TRAVERSE CITY — If it’s a choice between sleep and robotics, high schoolers Bo Eyre and Seth Carpenter choose the latter.
Carpenter, 17, goes to bed at 3:30 a.m. after texting Eyre updates on construction of their robot. It’s around that time Eyre, 16, wakes up to work on coding and an engineering notebook until classes at Grand Traverse Academy begin.
The deprivation is only on the harder days though — when they have a competition coming up or are nearing a big milestone, Eyre said.
“We delete sleep to cram more time in for robotics,” Eyre said.
It’s worth it though, because on Feb. 23, the pair qualified for the Robotics Education & Competition Foundation’s VEX Robotics World Championship, which brings together top middle school, high school and college robotics teams from around the world. The event is scheduled for April 22-28.
Eyre and Carpenter make up the team Pi IS 3. They were one of 13 teams in the state — there are about 250 teams total — to qualify for the world competition, and the only one from northern Michigan, said Ben Jackson, a GTA science teacher who coaches the duo.
Each year, VEX releases a game and teams build a robot to accomplish the assigned tasks, Carpenter said. This year’s is Tower Takeover, which involves stacking cubes and placing them in towers, he said.
Each match teams play runs two minutes, with a 15-second autonomous period at the start for the robot to perform pre-programed tasks, Eyre said. The remaining time is a driver-controlled period, he said, adding that Carpenter is the team’s designated driver.
“Matches are always scored at the end, so it’s not about what you do during the match. It’s about what happens when all the robots come to rest,” Eyre said.
But there’s more to it than just the two-minute match, Jackson said.
“Part of the competition is the actual matches, but there’s a whole other half — if not three-quarters — of awards, of qualifying for worlds, qualifying for states that is based on the engineering process,” he said.
That means the quality and quantity of the material in the engineering notebook Eyre maintains, an interview with the judges and the robot’s coding, Jackson noted. They’re facets of the competition that Eyre and Carpenter are “just crushing it,” he said.
Getting to Worlds is similar to a high school athletic competition, Jackson said. Winning would earn Eyre and Carpenter a lot of recognition, much like a football team would, he said.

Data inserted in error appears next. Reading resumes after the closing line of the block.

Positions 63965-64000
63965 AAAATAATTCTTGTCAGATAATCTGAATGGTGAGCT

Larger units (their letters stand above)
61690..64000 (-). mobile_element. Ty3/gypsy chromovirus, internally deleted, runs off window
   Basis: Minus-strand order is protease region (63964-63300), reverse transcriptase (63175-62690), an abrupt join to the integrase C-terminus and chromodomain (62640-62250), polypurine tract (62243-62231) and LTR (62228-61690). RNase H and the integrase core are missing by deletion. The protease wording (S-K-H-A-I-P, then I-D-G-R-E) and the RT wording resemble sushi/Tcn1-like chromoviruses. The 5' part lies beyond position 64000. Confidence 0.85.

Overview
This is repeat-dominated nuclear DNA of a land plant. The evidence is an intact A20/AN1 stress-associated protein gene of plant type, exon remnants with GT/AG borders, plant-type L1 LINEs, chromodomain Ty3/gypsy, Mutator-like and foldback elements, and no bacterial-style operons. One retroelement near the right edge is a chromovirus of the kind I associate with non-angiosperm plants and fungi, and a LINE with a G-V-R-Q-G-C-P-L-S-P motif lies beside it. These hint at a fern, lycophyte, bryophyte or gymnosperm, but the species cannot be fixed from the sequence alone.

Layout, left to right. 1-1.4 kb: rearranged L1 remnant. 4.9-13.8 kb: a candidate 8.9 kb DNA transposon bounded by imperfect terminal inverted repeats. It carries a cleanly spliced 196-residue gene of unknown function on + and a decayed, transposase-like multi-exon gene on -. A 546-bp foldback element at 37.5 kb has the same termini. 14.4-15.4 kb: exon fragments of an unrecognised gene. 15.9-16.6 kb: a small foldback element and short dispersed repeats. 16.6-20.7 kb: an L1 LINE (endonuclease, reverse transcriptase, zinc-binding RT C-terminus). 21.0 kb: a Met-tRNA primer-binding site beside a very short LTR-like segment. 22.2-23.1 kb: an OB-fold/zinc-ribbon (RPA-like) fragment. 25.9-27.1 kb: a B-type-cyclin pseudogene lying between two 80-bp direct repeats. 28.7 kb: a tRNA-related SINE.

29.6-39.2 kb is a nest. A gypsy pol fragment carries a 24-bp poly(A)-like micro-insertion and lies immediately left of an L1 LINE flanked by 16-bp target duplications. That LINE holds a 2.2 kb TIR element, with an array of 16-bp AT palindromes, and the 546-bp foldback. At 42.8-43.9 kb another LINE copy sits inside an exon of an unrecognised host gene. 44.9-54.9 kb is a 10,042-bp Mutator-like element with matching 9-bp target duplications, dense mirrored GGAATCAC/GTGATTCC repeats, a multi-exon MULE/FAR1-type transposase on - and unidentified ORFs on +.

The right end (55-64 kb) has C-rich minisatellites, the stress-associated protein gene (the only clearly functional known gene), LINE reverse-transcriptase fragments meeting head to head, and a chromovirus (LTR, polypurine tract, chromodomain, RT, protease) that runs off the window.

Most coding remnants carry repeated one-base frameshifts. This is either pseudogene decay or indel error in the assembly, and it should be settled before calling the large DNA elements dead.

“It’s huge international recognition, scholarships will get thrown at you if you win, I’m sure, college recruiting,” Jackson said. “It would be a massive thing for some of the top universities to say, ‘VEX World Champion.’”
VEX Robotics is a “leading provider” of educational and competitive robotics products to schools from the elementary level to the university level and teams around the world, according to the REC Foundation website.
The REC Foundation is a 501©(3) nonprofit educational organization aiming to increase student interest in science, technology, engineering and mathematics, its website states.
Teams from mainland China, South Korea, Italy and Iran won’t be allowed to attend the 2020 World Championship, per recommendations of the U.S. Centers for Disease Control and Prevention and the World Health Organization, a March 11 press release from the REC Foundation states.
Additional restrictions might apply as the situation evolves, but the event was not canceled as of Thursday afternoon.
On Wednesday, the WHO, the world’s leading health authority, declared the global coronavirus crisis a pandemic. Large gatherings generally are being discouraged.
More than 30,000 people from 40 nations attended the 2019 World Championship, according to the REC Foundation.
“(Attending) is a concern we’re just weighing out and letting the officials make that call,” said Lisa Carpenter, Seth’s mom. “With the development you just kind of have to see how everything plays out and what the officials say.”
Eyre said his parents told him, because of the hard work he and Carpenter put in, they were planning on attending the competition so long as it wasn’t restricted.
The two teens won the “Think Award” at the MSU Michigan VRC High School State Championship — a competition they qualified for five times over.
The “Think Award,” in turn qualified them for the VEX Robotics World Championship.
“I think, to sum it all up, two self-taught coders and self-taught engineers did so well at it — without my help even — that they stood out amongst all the teams in the state based on their engineering processes,” Jackson said.